8.4. Evolution of wings

As we have seen, much of the success of insects can be attributed to the wings, found in the numerically dominant pterygotes. Pterygotes are unusual among winged animals in that no limbs lost their pre-existing function as a result of the acquisition of flight. As we cannot observe the origins of flight, and fossils (although relatively abundant) have not greatly assisted in interpretation, any hypotheses of the origins of flight must be speculative. Several ideas have been promoted, and the area remains controversial.

One of the longest-standing hypotheses attributes the origin of the wings to postulated lobes, derivations from the thoracic terga, called paranota. These lobes were not articulated and thus tracheation, innervation, venation, and musculature would have been of secondary derivation. The paranotal lobe hypothesis has been displaced in favor of one inferring wing origination from serially repeated, pre-existing, mobile structures of the pleuron. These were most probably the outer appendage (exite) and inner appendage (endite) of a basal leg segment, the epicoxa (Fig. 8.4a). Each “protowing” or winglet was formed by the fusion of an exite and endite lobe of the respective ancestral leg, with exites and endites having tracheation and articulation. Fossil evidence indicates the presence of articulated winglets on all body segments, best developed on the thorax (Fig. 8.4b). Molecular studies of development (Box 6.1) seem to substantiate the exite—endite model for wing origins.

The exite—endite hypothesis of wing origin can be reconciled with another recurring view: that wings derive from tracheal gills of an ancestral aquatic “pro- topterygote”. Although the earliest insects undoubtedly were terrestrial, the earliest pterygote insects probably had aquatic immature stages (section 8.3). The abdominal gills of aquatic mayfly nymphs may be homologous with the abdominal winglets of the protopterygote, and be serially homologous with thoracic wings. Winglets are postulated in aquatic juveniles to have functioned in gas exchange and/or ventilation or even to assist in swimming, with the terrestrial adult co-opting them for an aerodynamic function.

All hypotheses concerning early wings make a common assumption that winglets originally had a non-flight function, as small winglets could have little or no use in flapping flight. Suggestions for preadaptive functions have included any (or all!) of the following:

  • protection of the legs;
  • covers for the spiracles;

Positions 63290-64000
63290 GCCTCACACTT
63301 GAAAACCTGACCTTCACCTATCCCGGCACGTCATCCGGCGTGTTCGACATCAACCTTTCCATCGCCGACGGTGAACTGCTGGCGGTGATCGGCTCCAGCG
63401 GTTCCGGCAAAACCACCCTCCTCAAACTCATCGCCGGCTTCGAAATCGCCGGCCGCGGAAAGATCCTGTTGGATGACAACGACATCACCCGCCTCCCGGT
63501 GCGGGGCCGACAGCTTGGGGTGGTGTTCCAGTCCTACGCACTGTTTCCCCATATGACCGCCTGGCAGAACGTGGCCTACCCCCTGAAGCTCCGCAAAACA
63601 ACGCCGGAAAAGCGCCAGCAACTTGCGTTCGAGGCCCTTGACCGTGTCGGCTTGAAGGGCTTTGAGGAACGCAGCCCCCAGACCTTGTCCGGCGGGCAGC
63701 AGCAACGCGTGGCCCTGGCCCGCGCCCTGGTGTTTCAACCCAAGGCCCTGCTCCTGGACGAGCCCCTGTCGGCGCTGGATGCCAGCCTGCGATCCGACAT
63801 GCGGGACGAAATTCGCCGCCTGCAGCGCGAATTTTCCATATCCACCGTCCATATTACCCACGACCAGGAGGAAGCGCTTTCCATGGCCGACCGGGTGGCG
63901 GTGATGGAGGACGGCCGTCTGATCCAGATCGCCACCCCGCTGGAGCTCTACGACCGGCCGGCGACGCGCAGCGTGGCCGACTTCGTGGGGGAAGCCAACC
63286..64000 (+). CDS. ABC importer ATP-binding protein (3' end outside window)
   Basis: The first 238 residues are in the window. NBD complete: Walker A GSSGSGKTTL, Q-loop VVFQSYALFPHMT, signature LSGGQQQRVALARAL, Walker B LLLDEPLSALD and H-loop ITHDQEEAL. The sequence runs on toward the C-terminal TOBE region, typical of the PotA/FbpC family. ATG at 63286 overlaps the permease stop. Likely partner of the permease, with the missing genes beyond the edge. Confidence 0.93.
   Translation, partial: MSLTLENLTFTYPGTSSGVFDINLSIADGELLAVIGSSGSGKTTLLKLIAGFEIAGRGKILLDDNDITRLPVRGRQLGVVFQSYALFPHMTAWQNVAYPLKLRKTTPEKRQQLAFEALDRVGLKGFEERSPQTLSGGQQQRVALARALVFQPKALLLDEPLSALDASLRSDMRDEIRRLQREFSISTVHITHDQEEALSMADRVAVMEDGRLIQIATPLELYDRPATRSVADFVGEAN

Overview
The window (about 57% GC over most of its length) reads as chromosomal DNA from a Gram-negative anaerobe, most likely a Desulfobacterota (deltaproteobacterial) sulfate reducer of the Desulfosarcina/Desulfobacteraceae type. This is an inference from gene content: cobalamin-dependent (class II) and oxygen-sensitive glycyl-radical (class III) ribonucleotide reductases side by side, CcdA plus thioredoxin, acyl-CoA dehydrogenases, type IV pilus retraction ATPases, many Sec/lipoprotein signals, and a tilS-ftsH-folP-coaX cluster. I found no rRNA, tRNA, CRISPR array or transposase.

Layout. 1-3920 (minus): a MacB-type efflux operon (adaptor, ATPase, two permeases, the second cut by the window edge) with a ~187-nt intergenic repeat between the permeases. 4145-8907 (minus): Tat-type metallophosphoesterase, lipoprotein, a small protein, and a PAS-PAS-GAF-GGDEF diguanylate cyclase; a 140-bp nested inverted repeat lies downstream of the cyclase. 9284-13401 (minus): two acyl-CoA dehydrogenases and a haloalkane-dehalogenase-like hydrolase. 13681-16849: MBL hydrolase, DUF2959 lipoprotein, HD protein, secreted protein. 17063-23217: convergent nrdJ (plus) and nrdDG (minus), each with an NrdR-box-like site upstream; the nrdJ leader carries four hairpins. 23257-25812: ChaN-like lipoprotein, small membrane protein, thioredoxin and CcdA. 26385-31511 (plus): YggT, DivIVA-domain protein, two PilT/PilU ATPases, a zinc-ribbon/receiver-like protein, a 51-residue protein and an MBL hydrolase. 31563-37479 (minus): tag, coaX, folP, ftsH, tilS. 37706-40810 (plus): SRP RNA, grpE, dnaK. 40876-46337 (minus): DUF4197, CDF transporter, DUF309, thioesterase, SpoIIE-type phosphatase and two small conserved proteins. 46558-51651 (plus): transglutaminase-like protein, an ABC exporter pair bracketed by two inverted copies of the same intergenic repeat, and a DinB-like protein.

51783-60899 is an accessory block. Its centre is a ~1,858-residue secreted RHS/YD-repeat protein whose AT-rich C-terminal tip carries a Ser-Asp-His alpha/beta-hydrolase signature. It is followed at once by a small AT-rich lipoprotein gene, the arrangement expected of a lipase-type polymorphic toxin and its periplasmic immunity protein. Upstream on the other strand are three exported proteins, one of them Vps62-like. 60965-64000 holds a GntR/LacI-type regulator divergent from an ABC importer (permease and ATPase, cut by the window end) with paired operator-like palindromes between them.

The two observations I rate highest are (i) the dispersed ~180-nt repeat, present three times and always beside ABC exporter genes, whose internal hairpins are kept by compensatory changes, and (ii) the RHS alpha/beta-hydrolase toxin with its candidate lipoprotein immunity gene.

• thermoregulation;
  • sexual display;
  • aid in concealment by breaking up the outline;
  • predator avoidance by extension of escape jump by gliding.

Aerodynamic function came only after enlargement. However, aquatic nymphal gills may even have been large enough to give some immediate significant aerial advantage if retained in a terrestrial adult.

The manner in which flight evolved is also highly speculative and contentious but, whatever the origin of winglets, they came to assume some aerodynamic function. Four routes to flight have been argued, via:

  1. floating, in which small insects were assisted in passive dispersal by convection;
  2. paragliding, in which winglets assisted in stable gliding or parachuting from trees and tall vegetation;
  3. running—jumping to flying;
  4. surface sailing, in which the raised winglets allowed the adults of aquatic insects to skim across the water surface.

The first two hypotheses apply equally to fixed, non-articulated winglets and to articulated but rigidly extended winglets. Articulated winglets and flapping flight can most easily be incorporated into the running—jumping scenario of developing flight. The “floating” route to flight suffers from the flaw that wings actually hinder passive dispersal, and selection would tend to favor diminution in body size and reduction in the wings with commensurate increase in features such as long hairs. The third, running-jump route is unlikely, as no insect could attain the necessary velocity for flight originating from the ground, and only the scenario of a powered leap to allow limited gliding or flight is at all plausible.

The surface-sailing hypothesis requires articulated winglets and can account for the loss of the abdominal winglets, which would be downwind of the thoracic ones and thus barely contribute to sailing performance. Some extant stoneflies (Plecoptera) can sail across water in this manner. Perhaps surface sailing drove the evolution of wing length more than aerial gliding did, and when winglets had reached certain dimensions then gliding or flapping flight may have been facilitated greatly.